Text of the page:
Most of the protein−ligand interactions listed in the MOAD and PDBbind-CN databases were high-affinity; of those used in the current study, for example, only about 25% had Kd values greater than 25 μM. To include adequate examples of weak-binding ligands, 20 randomly selected ligands from the NCI Diversity Set II, a set of freely available, diverse compounds provided by the Developmental Therapeutics Program (NCI/NIH), were docked into each of the receptors described above using AutoDock Vina.(23) In all, 1431 ligands with best predicted binding energies between 0 and −4 kcal/mol were identified and included in the database as examples of weak-binding ligands.
In addition to the database of crystallographic and well-docked poses described above, we also generated a separate database of poorly docked protein−ligand complexes. Some of the ligands of the training/testing database described above were docked back into their corresponding receptors using AutoDock Vina.(23) Rather than identifying the ligand pose with the best predicted binding energy, the pose with the worst predicted binding energy was considered. In 287 cases, this worst predicted binding energy was greater than −4 kcal/mol; these 287 protein−ligand complexes were included in the poorly docked database.
To create a database of compounds docked into influenza neuraminidase, three known neuraminidase inhibitors (oseltamivir, peramivir, and zanamivir) were docked into a neuraminidase crystal structure obtained from the PDB (PDB ID: 3B7E).(24) Additionally, 100 compounds were randomly selected from the NCI Diversity Set II to serve as decoys. All 103 compounds were docked into the neuraminidase active site using AutoDock Vina.(23)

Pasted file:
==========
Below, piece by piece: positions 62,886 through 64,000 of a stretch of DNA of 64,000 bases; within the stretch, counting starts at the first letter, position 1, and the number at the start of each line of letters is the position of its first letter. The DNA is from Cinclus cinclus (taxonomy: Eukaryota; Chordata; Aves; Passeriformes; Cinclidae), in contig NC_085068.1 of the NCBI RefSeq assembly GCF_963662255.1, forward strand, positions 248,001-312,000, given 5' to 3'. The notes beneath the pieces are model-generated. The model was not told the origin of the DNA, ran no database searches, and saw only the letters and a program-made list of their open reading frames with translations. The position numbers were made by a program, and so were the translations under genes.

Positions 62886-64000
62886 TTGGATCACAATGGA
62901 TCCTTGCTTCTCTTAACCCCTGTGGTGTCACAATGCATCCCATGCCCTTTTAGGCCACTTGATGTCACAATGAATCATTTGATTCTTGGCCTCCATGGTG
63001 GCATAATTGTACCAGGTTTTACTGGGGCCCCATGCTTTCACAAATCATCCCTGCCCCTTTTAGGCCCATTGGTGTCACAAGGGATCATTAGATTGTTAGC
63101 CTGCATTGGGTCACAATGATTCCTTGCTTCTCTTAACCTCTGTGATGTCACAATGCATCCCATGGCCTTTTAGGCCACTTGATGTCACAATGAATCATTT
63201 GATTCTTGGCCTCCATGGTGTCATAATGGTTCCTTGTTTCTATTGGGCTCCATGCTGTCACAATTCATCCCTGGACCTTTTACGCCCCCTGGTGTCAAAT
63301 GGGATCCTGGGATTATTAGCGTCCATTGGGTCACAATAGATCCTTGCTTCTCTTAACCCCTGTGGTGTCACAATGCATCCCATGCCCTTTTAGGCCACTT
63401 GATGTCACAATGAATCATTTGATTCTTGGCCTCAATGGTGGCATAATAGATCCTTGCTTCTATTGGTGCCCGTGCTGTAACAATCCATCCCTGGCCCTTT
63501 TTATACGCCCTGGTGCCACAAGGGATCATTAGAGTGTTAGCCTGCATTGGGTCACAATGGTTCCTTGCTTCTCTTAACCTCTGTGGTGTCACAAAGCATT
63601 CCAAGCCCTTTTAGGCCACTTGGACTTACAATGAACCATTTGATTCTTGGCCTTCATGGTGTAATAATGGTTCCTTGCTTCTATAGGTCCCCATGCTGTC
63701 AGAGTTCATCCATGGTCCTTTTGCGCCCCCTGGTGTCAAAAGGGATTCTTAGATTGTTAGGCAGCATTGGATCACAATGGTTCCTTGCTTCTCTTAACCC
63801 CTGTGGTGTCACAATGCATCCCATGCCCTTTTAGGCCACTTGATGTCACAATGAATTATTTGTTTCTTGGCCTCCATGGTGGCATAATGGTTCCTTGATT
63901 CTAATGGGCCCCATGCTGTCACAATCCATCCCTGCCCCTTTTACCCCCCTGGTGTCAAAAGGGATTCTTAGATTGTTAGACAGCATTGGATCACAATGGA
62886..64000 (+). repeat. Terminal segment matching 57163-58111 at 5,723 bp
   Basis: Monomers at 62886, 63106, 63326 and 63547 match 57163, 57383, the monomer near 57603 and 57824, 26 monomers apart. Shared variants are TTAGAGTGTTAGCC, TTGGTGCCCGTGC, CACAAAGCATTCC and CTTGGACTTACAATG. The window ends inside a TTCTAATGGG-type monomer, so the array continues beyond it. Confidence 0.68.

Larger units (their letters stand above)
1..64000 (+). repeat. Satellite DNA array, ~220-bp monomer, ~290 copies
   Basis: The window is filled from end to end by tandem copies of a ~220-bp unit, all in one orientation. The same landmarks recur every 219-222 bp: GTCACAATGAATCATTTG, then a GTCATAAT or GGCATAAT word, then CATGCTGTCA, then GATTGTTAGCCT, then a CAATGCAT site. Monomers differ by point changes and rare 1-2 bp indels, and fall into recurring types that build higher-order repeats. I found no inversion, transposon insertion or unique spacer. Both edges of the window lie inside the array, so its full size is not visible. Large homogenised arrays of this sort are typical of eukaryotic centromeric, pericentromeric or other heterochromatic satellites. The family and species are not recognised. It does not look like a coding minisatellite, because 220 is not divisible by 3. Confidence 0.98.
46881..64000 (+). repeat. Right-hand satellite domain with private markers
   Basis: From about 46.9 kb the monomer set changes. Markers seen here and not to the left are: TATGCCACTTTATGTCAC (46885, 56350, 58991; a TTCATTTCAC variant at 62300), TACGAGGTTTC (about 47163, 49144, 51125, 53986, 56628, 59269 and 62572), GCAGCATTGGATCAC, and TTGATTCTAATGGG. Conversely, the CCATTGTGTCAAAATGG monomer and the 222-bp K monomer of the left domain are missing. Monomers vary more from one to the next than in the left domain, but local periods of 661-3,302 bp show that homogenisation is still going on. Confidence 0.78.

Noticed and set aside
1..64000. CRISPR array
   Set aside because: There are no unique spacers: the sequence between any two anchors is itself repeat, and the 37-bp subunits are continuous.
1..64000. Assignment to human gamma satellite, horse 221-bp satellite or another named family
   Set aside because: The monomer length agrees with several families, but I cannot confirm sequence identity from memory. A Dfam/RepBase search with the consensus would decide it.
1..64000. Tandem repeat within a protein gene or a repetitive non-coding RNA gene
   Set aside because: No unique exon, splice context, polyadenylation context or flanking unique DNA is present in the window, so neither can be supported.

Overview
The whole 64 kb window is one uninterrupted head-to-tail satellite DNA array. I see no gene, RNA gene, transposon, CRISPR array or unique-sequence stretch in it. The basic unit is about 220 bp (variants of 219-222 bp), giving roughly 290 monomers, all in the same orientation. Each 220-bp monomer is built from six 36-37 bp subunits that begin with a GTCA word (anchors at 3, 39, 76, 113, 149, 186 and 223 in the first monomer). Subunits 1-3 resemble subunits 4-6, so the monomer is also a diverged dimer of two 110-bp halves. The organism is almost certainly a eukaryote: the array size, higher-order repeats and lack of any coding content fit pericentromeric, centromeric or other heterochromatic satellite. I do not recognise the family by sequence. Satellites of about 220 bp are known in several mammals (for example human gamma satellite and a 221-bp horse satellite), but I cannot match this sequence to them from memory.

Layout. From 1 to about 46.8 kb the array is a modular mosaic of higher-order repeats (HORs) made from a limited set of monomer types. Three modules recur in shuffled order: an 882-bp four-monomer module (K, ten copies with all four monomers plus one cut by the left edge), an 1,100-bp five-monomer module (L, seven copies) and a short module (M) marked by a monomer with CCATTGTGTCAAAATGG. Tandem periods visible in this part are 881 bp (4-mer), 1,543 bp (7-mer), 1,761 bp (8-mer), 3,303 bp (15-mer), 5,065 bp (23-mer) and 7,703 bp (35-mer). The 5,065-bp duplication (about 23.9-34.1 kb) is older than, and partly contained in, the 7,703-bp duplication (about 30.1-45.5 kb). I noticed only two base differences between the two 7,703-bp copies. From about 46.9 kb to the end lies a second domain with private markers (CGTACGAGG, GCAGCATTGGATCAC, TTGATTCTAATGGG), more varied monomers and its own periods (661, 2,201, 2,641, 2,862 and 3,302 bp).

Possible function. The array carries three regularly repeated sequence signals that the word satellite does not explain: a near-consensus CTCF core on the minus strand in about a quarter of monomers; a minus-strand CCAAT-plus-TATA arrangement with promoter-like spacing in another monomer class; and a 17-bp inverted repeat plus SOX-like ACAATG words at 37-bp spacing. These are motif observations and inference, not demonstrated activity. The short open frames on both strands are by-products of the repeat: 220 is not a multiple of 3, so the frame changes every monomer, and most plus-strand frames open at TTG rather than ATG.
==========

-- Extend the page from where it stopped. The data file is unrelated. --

A database of compounds docked into TbREL1 was similarly generated. Three known ligands (ATP, V1, and S5(19)) were docked into a TbREL1 crystal structure (PDB ID: 1XDN).(29) As before, 100 compounds were randomly selected from the NCI Diversity Set II to serve as decoys.
All protein−ligand complexes were characterized in four ways. First, close protein−ligand contacts were considered. Pairs of ligand and protein atoms within 2 Å of each other were first identified. These protein−ligand atom pairs were then characterized according to the AutoDock atom types of their two constituents, and the number of each of these close-contact atom-type pairs was tallied in a list. Fourteen protein−ligand atom-type pairs were permitted: (A, HD), (C, HD), (C, OA), (C, SA), (FE, HD), (HD, HD), (HD, MG), (HD, N), (HD, NA), (HD, OA), (HD, ZN), (MG, OA), (NA, ZN), and (OA, ZN).
A similar list of close-contact atom-type pairs was tallied for all protein−ligand atom pairs within 4 Å of each other. Eighty-three atom-type pairs were permitted: (A, A), (A, BR), (A, C), (A, CL), (A, F), (A, FE), (A, HD), (A, I), (A, N), (A, NA), (A, OA), (A, P), (A, S), (A, SA), (A, ZN), (BR, C), (BR, HD), (BR, N), (BR, OA), (C, C), (C, CL), (C, F), (C, FE), (C, HD), (C, I), (CL, HD), (CL, N), (CL, OA), (CL, SA), (C, MG), (C, MN), (C, N), (C, NA), (C, OA), (C, P), (C, S), (C, SA), (C, ZN), (FE, HD), (FE, N), (FE, OA), (F, HD), (F, N), (F, OA), (F, SA), (HD, HD), (HD, I), (HD, MG), (HD, MN), (HD, N), (HD, NA), (HD, OA), (HD, P), (HD, S), (HD, SA), (HD, ZN), (I, N), (I, OA), (MG, NA), (MG, OA), (MG, P), (MN, N), (MN, OA), (MN, P), (NA, OA), (NA, SA), (NA, ZN), (N, N), (N, NA), (N, OA), (N, P), (N, S), (N, SA), (N, ZN), (OA, OA), (OA, P), (OA, S), (OA, SA), (OA, ZN), (P, ZN), (SA, SA), (SA, ZN), and (S, ZN).